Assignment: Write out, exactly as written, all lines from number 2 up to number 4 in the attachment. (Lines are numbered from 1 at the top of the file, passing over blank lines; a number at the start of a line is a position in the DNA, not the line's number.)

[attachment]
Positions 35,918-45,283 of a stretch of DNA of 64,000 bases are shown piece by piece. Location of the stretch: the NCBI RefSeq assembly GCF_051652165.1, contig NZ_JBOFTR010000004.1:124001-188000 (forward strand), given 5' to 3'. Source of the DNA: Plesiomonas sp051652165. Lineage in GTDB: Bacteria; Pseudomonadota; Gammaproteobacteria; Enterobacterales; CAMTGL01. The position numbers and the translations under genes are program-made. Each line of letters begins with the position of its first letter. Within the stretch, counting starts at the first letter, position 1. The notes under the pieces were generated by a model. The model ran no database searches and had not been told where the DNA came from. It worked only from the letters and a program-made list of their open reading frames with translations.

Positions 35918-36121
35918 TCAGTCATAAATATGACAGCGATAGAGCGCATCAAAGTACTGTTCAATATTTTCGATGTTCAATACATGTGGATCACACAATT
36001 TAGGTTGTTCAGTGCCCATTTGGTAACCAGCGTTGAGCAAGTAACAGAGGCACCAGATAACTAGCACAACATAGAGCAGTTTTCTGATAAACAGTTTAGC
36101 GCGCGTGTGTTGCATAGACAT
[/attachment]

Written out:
Positions 35918-36121
35918 TCAGTCATAAATATGACAGCGATAGAGCGCATCAAAGTACTGTTCAATATTTTCGATGTTCAATACATGTGGATCACACAATT
36001 TAGGTTGTTCAGTGCCCATTTGGTAACCAGCGTTGAGCAAGTAACAGAGGCACCAGATAACTAGCACAACATAGAGCAGTTTTCTGATAAACAGTTTAGC